When we think of great lyricists in the indie country or Americana scene, almost all eyes towards the usual suspects, you know, the Jason Isbell and James McMurtrys of the world. However, one name that has quietly ranked just as high as them is John Moreland.
Sure, he’s not the flashiest or most marketable performer out there, but when it’s all said and done who cares about that stuff anyway? When it comes down to it, what matters is the music presented, and John Moreland has never disappointed in that aspect.
I’ve probably played “Break My Heart Sweetly” a million times by now, and while I only recently gave two of his other albums (In The Throes and High On Tulsa Heat) listens for the first time (for the sake of research), I’ve always admired John’s approach to music, minimalist with a focus on very dark, melancholy, (but all the more insightful) songs that really connect on a rare emotional level.
And that’s important to point out, because the writing has been on the wall that his new album, Big Bad Luv would be a departure for John in terms of sound and lyricism, and for the most part, that promise lives up. He’s a married man now, and with that comes a newfound happiness and perspective.
Now, that begs the million dollar question of “what has changed” as well as “is it for the better”? In regards to the latter, I would say it’s not hitting me as hard as his last two albums, but in regards to the former, thankfully the changes made seem to be for the better. For starters there’s an actual backing band on most of these songs, and while the tone of John’s songwriting has shifted course, the strong foundation that his writing rests upon hasn’t withered away in the slightest.
Songs like “Latchkey Kid” and “Lies I Chose To Believe” both carry on John’s knack for writing emotionally heavy softer tracks that get to the heart. The latter in particular also serves as a nice homage to the future as well as John tries to strip away that darkness.
Of course, if you want to talk about stepping into a new light, tracks like the dirty harmonica driven rhythm of “Sallisaw Blue or the similarly styled “Ain’t We Gold” are surprisingly enough moments of fun on the record. It sounds weird to hear about a John Moreland album I know, but it’s true. And again, the writing is on the wall for that as well. I always liked the tender lead off track “It Don’t Suit Me (Like Before)” for stating that up front. Heck, my favorite song on the record may be the extremely fun and lively, “Amen, So Be It”. The buildup in the chorus is nice, and that guitar solo (!) is the shot of upbeat energy we need in 2017.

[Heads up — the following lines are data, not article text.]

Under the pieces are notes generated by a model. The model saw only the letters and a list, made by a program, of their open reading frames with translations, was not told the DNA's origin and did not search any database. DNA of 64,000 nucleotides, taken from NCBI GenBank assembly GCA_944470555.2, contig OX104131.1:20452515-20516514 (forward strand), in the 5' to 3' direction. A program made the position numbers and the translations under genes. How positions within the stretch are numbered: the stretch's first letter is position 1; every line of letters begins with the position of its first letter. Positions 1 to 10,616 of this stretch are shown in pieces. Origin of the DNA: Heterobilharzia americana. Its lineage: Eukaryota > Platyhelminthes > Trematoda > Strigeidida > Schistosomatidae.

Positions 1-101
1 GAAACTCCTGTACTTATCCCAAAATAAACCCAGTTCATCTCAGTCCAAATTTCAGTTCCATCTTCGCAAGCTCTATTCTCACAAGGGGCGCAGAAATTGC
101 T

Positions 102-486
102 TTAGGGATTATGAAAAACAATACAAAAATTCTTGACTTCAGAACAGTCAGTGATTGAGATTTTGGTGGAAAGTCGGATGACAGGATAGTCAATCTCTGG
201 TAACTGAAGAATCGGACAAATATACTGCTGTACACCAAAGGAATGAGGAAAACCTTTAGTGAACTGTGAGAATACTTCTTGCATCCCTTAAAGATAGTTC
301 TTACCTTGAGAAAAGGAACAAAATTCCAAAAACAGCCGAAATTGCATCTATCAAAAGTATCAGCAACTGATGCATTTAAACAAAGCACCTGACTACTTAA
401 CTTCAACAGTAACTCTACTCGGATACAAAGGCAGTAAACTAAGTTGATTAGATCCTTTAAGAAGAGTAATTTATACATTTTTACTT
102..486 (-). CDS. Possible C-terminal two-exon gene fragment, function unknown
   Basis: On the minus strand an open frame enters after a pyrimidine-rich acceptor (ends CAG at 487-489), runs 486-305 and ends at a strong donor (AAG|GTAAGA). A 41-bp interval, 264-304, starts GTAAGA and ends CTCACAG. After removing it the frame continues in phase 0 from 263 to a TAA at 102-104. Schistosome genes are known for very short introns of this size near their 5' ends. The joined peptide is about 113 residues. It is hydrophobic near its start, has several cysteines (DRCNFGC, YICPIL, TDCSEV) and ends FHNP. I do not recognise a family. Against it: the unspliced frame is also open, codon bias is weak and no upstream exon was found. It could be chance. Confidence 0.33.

Aside from that, I also liked the acoustic melody of “Every Kind Of Wrong” a lot, and “Slow Down Easy” is another good symbol for the overarching theme of this album.
Now, I won’t quite say I love it, and really, it all boils down to a matter of what I’ve heard from John thus far. I will admit, there isn’t a song hitting me as hard as some of his best have done on an emotional level, and that’s fine. He’s a happy and changed man, and it’s selfish of me to want anything else other than his happiness. Besides, it’s the happier tracks that I find to be the best among the bunch. Still, I just wanted to be upfront about my feelings about the impact on me.
I will also say that not ever track here develops as much as I want to. I’ve already noted the overall theme of finding happiness on this album, and I would say there comes a point where it starts to get repetitive such as “Slow Down Easy”, and tracks like “Old Wound” and “No Glory In Regret” are fine lyrically, albeit a little dry melodically. I also wasn’t really a fan of the clanking noises that can be heard on the track “Love Is Not An Answer”.
OVERALL ASSESSMENT: So overall, while Big Bad Luv is a very different album for John Moreland, I’d still say for the most part that it retains a lot of what makes John Moreland great in the first place. The writing is strong throughout, and while I still say that shift in perspective isn’t hitting me as hard as his last albums have, I’d still say it’s a good album. John’s style won’t be for everyone, but if you’ve been a fan in the past you’ll most likely enjoy this, and for those who haven’t been as enamored up until this point, maybe this will change your mind. So for me, it’s a 7/10.